# On sizeof char, bytes, and bits in the C99 standard

Hi,

I always considered sizeof(char) = one byte = 8 bits.
However reading the C99 standard (N1256.pdf), and especially the C99
rationale (C99RationalV5.10.pdf) I see that the intent is to allow
for platforms where one byte != 8 bits.

For example:
"(Thus, for instance, on a machine with 36-bit words, a byte can be
defined to consist or 36 bits, these numbers being all the exact
divisors of 36 which are not less than 8.)"

So I read several sections of the C99 standard and the rationale, and if
you combine the standard with the rationale you get the only way to
satisfy all the rules,
is to have one byte = 8 bits. So why all this careful, generic
formulations to avoid defining one byte == 8 bits, when in fact you
can't have an implementation
where one byte != 8 bits that conforms to the standard/rationale.

Section 3.7.1 says "character single-byte character 〈C〉 bit
representation that ﬁts in a byte", which is further strengthened by
C99RationaleV5.10: " A char whether signed or unsigned, occupies exactly
one byte.".
Thus no doubt one character = one byte.

Section 3.6 defines byte: "NOTE 2 A byte is composed of a contiguous
sequence of bits, the number of which is implementation-deﬁned. The
least signiﬁcant bit is called the low-order bit; the most signiﬁcant
bit is called the high-order bit."

Section 7.18.1.1 defines int8_t: "Thus, int8_t denotes a signed integer
type with a width of exactly 8 bits."

This quote from C99Rationale V.5.10 " Thus, for instance, on a machine
with 36-bit words, a byte can be defined to consist of 9, 12, 18, or 36
bits, these numbers being all the exact divisors of 36 which are not
less than 8.)" shows that the intent was to allow for a definition of
byte that doesn't necessarily have 8 bits.

However according this quote " These strictures codify the widespread
presumption that any object can be treated as an array of characters,
the size of which is given by the sizeof operator with that object’s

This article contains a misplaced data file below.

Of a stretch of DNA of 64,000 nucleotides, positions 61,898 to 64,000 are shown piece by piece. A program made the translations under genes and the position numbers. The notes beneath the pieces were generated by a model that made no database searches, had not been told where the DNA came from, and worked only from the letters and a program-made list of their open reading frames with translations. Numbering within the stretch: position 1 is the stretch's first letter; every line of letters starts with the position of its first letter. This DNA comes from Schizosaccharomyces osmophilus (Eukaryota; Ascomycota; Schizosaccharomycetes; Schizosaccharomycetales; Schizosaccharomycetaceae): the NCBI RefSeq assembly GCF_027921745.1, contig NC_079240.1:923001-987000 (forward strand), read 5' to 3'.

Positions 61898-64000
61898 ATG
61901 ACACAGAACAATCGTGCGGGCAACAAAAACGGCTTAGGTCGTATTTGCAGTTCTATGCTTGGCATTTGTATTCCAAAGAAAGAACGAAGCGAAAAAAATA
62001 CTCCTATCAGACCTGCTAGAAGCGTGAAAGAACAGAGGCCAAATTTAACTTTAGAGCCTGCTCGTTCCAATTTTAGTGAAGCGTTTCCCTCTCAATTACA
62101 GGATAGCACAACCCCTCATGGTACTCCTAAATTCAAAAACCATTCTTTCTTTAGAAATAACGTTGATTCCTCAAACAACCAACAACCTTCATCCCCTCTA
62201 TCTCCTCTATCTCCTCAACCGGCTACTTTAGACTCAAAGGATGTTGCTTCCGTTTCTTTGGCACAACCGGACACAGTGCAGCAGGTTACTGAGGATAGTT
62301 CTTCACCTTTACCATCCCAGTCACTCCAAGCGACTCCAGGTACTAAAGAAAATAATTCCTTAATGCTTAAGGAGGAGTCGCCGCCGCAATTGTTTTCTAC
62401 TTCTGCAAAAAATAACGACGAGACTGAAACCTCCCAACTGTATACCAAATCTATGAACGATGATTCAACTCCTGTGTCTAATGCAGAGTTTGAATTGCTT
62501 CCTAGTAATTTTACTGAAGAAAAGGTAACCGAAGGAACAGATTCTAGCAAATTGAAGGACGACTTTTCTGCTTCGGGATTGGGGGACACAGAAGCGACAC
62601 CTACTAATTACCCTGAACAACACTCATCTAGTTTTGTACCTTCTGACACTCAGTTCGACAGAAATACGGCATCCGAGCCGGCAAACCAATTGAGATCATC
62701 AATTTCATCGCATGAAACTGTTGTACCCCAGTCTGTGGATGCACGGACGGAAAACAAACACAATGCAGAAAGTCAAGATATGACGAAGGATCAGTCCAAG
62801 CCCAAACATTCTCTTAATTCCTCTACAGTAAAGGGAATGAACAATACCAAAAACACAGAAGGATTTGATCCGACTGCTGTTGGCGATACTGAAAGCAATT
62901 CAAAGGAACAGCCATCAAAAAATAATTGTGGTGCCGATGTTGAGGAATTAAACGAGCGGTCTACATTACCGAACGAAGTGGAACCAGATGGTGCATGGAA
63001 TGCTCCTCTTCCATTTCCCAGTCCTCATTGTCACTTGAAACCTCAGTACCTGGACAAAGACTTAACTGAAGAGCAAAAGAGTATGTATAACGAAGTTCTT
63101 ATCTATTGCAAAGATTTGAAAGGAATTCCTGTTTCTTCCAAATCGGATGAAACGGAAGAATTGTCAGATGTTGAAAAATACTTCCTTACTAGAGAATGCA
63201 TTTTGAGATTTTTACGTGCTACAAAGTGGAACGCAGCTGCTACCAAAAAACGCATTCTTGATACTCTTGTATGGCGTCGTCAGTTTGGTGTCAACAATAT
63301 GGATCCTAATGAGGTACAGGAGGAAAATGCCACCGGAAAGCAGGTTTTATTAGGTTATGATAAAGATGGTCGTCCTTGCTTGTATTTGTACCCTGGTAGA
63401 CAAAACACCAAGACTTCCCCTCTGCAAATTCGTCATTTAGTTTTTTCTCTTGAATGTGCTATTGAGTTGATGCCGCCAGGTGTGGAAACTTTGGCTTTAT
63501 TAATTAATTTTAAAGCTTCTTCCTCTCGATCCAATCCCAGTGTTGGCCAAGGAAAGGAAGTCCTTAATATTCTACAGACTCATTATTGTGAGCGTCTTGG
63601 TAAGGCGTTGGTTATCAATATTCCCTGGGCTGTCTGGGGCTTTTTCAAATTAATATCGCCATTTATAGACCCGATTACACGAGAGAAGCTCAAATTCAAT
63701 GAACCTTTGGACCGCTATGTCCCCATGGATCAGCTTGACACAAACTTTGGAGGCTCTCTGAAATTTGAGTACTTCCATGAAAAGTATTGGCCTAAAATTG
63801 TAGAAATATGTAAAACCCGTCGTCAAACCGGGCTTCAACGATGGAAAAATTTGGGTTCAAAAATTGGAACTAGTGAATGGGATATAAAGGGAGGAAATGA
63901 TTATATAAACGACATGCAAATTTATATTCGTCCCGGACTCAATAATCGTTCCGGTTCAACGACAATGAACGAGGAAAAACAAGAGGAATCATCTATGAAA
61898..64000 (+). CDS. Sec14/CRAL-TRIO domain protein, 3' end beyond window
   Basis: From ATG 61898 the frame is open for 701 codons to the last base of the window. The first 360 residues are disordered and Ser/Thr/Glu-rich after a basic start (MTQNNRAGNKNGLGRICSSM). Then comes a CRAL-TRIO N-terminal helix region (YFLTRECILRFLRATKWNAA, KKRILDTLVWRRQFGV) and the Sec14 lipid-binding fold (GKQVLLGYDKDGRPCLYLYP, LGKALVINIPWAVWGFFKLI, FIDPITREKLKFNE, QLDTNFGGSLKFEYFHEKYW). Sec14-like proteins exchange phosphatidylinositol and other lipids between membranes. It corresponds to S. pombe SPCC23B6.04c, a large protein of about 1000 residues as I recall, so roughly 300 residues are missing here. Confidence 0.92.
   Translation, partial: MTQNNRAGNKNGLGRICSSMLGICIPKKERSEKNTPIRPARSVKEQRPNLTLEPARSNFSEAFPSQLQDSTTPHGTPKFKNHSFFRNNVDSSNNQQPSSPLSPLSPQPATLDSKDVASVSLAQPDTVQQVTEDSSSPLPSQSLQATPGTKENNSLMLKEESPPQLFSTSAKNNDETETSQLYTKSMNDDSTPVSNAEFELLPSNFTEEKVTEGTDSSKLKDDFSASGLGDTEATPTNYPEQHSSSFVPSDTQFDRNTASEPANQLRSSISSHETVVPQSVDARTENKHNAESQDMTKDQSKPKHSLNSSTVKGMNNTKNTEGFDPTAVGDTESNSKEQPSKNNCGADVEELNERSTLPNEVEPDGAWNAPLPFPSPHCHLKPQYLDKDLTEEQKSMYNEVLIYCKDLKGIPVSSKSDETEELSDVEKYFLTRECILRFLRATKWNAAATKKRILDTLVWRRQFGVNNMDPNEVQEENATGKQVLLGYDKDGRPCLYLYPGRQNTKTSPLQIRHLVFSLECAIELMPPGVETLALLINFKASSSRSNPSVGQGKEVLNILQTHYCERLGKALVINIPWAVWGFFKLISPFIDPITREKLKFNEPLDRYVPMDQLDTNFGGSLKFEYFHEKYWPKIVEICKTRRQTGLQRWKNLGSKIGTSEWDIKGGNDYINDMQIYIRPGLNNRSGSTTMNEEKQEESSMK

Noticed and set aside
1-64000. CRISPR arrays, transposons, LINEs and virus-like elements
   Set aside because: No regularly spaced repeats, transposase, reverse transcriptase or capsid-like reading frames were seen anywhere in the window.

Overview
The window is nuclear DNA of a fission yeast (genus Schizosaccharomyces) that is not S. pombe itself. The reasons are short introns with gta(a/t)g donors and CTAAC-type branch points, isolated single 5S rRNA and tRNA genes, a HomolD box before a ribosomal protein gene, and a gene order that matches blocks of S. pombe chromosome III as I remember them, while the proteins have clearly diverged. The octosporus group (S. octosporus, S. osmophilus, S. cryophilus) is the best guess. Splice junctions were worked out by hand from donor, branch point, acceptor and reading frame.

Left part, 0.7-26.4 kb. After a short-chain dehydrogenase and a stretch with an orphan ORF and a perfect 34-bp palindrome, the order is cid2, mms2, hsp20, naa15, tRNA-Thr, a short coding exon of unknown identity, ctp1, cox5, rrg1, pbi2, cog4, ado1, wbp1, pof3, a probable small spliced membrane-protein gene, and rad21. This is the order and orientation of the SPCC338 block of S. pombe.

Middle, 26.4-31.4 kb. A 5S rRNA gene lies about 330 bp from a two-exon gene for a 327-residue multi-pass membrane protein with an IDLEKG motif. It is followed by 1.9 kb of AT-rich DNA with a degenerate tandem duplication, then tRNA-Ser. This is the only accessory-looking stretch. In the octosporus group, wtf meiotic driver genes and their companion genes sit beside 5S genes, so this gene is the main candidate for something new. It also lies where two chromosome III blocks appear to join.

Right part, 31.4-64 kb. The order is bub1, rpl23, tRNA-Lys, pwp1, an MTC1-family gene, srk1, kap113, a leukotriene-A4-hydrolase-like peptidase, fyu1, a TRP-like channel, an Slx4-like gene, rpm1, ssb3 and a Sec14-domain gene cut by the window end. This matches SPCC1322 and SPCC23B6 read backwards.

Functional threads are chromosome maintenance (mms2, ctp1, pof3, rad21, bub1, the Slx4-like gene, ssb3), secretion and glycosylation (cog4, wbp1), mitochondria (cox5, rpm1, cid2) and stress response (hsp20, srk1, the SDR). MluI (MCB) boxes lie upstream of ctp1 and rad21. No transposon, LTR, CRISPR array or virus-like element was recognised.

type as its
operand." I should be able to treat any objects (thus including int8_t
type objects) as array of characters.
This implies that there exists an N such that: number_of_bits(char)*N =
number_of_bits(int8_t). Given what we know about char and int8_t this means:
there exists an N such that number_of_bits(byte)*N = 8, which implies
number_of_bits(byte) <= 8.

Now according to C99Rationale V5.10: " All objects in C must be
representable as a contiguous sequence of bytes, each of which is at
least 8 bits wide.",
number_of_bits(byte) >= 8.

Thus number_of_bits(byte) = 8.

Am I right, or am I wrong?

Best regards,
--Edwin

Török Edwin wrote:

Section 7.18.1.1 defines int8_t: "Thus, int8_t denotes a signed integer
type with a width of exactly 8 bits."

This quote from C99Rationale V.5.10 " Thus, for instance, on a machine
with 36-bit words, a byte can be defined to consist of 9, 12, 18, or 36
bits, these numbers being all the exact divisors of 36 which are not
less than 8.)" shows that the intent was to allow for a definition of
byte that doesn't necessarily have 8 bits.

However according this quote " These strictures codify the widespread
presumption that any object can be treated as an array of characters,
the size of which is given by the sizeof operator with that object’s
type as its
operand." I should be able to treat any objects (thus including int8_t
type objects) as array of characters.
This implies that there exists an N such that: number_of_bits(char)*N =
number_of_bits(int8_t). Given what we know about char and int8_t this means:
there exists an N such that number_of_bits(byte)*N = 8, which implies
number_of_bits(byte) <= 8.

Now according to C99Rationale V5.10: " All objects in C must be
representable as a contiguous sequence of bytes, each of which is at
least 8 bits wide.",
number_of_bits(byte) >= 8.